ArtsAutosBooksBusinessEducationEntertainmentFamilyFashionFoodGamesGenderHealthHolidaysHomeHubPagesPersonal FinancePetsPoliticsReligionSportsTechnologyTravel

Telling Tales

Updated on September 14, 2019
Dean Traylor profile image

Dean Traylor is a freelance writer and teacher who writes about various subjects including education and creative writing.


Some people
need piercing.
Some people
need branding.
Some people
ink their skins
to tell their tales.

Some people
use words.
Some people
use voices.
Some people
paint immaculate pictures
to tell their tales.

We all have
a story to tell.

It's our life.
It's our thoughts.
Told in verses.
Told in prose.

And so it will be told
by ink
by music
by action.

How it's told doesn't matter,
for in the end,
it's the story of us.
And everything is just used
to tell our tales.

There's a million stories waiting to be told
There's a million stories waiting to be told | Source

Creating Rhythms, beats without rhymes

Not all poems have to rely on rhymes to create rhythms. Parallelism is a popular tool used to create this affect. By definition, parallelism in poetry is the repetition of phrases similar in meaning or structure. In many cases, words are repeated with a few slight variations.

This device is as ancient as poetry itself. Epic poems such as Gilgamesh or origin stories by ancient Mesopotamian cultures were told (or sung) by using this device. It was commonly used in ancient Hebrew poetry (such as "Psalm 96"), as well as in other cultures. Native American tribes and ancient Finnish folktales and poems used this device as well.

The device is still being used by noted Native American writers such as Joy Harjo. Other famous poets have used this device. Walt Whitman relied heavily on it. Ezra Pound toyed with the concept in “Night Litany”, in which he repeats the phrase “O God”. Other poets include William Blake and T.S. Elliot.

Parallelism has a particular effect on a poem. The repetition, when done right, can give the impression of drum beats done at a steady pace. Also, the poems tend to sound like chants for a ritual (which may explain why religious poems from various groups around the world use this device).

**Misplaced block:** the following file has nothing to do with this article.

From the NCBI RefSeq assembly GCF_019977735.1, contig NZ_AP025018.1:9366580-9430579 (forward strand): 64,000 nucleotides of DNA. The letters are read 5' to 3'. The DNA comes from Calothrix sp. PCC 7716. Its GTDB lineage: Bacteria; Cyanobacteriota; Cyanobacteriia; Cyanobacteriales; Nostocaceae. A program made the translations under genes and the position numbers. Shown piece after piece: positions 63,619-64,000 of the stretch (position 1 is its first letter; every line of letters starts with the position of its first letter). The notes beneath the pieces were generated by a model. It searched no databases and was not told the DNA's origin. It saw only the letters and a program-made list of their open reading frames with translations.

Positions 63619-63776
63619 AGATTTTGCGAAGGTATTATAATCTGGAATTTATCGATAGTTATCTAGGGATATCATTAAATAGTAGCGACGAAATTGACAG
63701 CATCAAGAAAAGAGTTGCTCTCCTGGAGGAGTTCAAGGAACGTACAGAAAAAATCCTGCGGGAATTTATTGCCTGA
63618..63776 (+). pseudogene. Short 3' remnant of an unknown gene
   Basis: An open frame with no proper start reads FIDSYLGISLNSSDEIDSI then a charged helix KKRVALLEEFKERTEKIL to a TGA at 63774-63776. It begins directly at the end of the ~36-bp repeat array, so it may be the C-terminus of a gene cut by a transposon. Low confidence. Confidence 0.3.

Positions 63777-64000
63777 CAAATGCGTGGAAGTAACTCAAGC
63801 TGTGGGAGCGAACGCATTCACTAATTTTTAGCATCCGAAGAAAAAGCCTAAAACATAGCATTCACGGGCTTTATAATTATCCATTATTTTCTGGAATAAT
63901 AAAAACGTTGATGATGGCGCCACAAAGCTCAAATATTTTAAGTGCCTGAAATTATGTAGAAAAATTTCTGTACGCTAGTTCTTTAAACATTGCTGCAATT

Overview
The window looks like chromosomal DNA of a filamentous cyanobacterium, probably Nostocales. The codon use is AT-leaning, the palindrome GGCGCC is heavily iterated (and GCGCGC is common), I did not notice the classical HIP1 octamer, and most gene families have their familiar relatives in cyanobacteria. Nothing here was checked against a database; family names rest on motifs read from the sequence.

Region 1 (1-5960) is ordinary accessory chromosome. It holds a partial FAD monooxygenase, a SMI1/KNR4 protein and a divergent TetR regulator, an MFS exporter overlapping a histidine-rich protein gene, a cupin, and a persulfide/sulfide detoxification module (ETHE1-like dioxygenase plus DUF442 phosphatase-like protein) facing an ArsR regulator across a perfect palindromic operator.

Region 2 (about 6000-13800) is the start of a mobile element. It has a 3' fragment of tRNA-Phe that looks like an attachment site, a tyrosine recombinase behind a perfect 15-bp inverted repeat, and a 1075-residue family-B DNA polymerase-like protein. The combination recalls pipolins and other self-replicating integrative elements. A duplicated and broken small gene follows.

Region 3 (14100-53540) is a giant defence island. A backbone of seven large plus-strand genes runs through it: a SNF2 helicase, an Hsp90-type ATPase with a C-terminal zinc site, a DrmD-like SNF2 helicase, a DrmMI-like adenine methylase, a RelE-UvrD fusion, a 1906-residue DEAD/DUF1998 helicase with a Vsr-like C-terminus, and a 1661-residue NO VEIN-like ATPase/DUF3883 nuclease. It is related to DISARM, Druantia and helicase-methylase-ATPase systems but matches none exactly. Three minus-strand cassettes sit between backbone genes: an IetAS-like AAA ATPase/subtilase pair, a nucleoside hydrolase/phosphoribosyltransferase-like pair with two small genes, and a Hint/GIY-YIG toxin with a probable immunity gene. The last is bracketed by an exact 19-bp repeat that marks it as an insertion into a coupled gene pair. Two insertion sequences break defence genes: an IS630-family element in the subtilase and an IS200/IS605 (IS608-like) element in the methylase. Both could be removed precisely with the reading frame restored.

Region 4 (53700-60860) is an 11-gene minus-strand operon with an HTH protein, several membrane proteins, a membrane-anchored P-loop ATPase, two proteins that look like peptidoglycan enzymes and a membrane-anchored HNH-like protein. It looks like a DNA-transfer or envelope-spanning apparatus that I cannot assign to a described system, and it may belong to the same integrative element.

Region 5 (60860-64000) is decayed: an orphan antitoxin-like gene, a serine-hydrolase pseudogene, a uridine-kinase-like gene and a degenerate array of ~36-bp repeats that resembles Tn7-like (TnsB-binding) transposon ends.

Variations of words, phrases, and structure are essential in these poems. However, the changes are subtle – and at times, can be tricky. Often, if a poet uses this device, he or she may consider matching syllable counts with each line or altering the parallelism every fourth or fifth line. In other cases, a line can be repeated at the beginning, middle or end of the poem or stanza of a long poem. Either way, this device gives a poem a musical quality as well as a ritualistic effect.

Interesting Fact: In some circles, the name of these poems are tribal poems. The reason is that this device replicates oral tradition and folk poems and songs used by various tribes in North America, South America, Asia, and Africa.


This content is accurate and true to the best of the author’s knowledge and is not meant to substitute for formal and individualized advice from a qualified professional.

© 2012 Dean Traylor


    0 of 8192 characters used
    Post Comment
    • His princesz profile image

      His princesz 

      7 years ago

      Awesome. I love tales, long and short. I love reading and listening to them. I love poem and I love the way you write Dean Taylor :)

    • Mhatter99 profile image

      Martin Kloess 

      7 years ago from San Francisco

      Thank you for this inight

    • xstatic profile image

      Jim Higgins 

      7 years ago from Eugene, Oregon

      Very interesting poem giving a name to a way of writing we see a lot of in poetry. I am a Harjo fan too.

    • profile image


      7 years ago

      Enjoyed the poem. Your hub is also very informative and interesting. Voted up


    This website uses cookies

    As a user in the EEA, your approval is needed on a few things. To provide a better website experience, uses cookies (and other similar technologies) and may collect, process, and share personal data. Please choose which areas of our service you consent to our doing so.

    For more information on managing or withdrawing consents and how we handle data, visit our Privacy Policy at:

    Show Details